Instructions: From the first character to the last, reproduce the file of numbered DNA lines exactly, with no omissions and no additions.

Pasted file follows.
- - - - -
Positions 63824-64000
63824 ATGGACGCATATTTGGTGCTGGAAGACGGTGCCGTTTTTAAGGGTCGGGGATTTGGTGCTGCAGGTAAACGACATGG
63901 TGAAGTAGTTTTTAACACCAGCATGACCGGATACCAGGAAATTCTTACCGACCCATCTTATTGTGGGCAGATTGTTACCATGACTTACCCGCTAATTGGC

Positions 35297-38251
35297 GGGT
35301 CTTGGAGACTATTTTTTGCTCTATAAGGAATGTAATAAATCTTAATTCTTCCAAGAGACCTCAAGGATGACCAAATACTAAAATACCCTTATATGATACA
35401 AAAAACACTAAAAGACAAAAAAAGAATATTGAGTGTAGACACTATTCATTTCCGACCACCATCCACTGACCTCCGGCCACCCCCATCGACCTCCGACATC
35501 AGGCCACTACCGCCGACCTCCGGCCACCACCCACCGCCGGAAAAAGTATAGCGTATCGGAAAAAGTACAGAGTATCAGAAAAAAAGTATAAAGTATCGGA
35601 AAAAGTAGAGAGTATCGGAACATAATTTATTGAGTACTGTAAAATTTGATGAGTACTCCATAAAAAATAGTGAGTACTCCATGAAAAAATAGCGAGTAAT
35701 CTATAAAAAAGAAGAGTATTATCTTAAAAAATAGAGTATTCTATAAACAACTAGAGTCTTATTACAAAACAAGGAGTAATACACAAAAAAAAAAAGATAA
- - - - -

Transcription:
Positions 63824-64000
63824 ATGGACGCATATTTGGTGCTGGAAGACGGTGCCGTTTTTAAGGGTCGGGGATTTGGTGCTGCAGGTAAACGACATGG
63901 TGAAGTAGTTTTTAACACCAGCATGACCGGATACCAGGAAATTCTTACCGACCCATCTTATTGTGGGCAGATTGTTACCATGACTTACCCGCTAATTGGC

Positions 35297-38251
35297 GGGT
35301 CTTGGAGACTATTTTTTGCTCTATAAGGAATGTAATAAATCTTAATTCTTCCAAGAGACCTCAAGGATGACCAAATACTAAAATACCCTTATATGATACA
35401 AAAAACACTAAAAGACAAAAAAAGAATATTGAGTGTAGACACTATTCATTTCCGACCACCATCCACTGACCTCCGGCCACCCCCATCGACCTCCGACATC
35501 AGGCCACTACCGCCGACCTCCGGCCACCACCCACCGCCGGAAAAAGTATAGCGTATCGGAAAAAGTACAGAGTATCAGAAAAAAAGTATAAAGTATCGGA
35601 AAAAGTAGAGAGTATCGGAACATAATTTATTGAGTACTGTAAAATTTGATGAGTACTCCATAAAAAATAGTGAGTACTCCATGAAAAAATAGCGAGTAAT
35701 CTATAAAAAAGAAGAGTATTATCTTAAAAAATAGAGTATTCTATAAACAACTAGAGTCTTATTACAAAACAAGGAGTAATACACAAAAAAAAAAAGATAA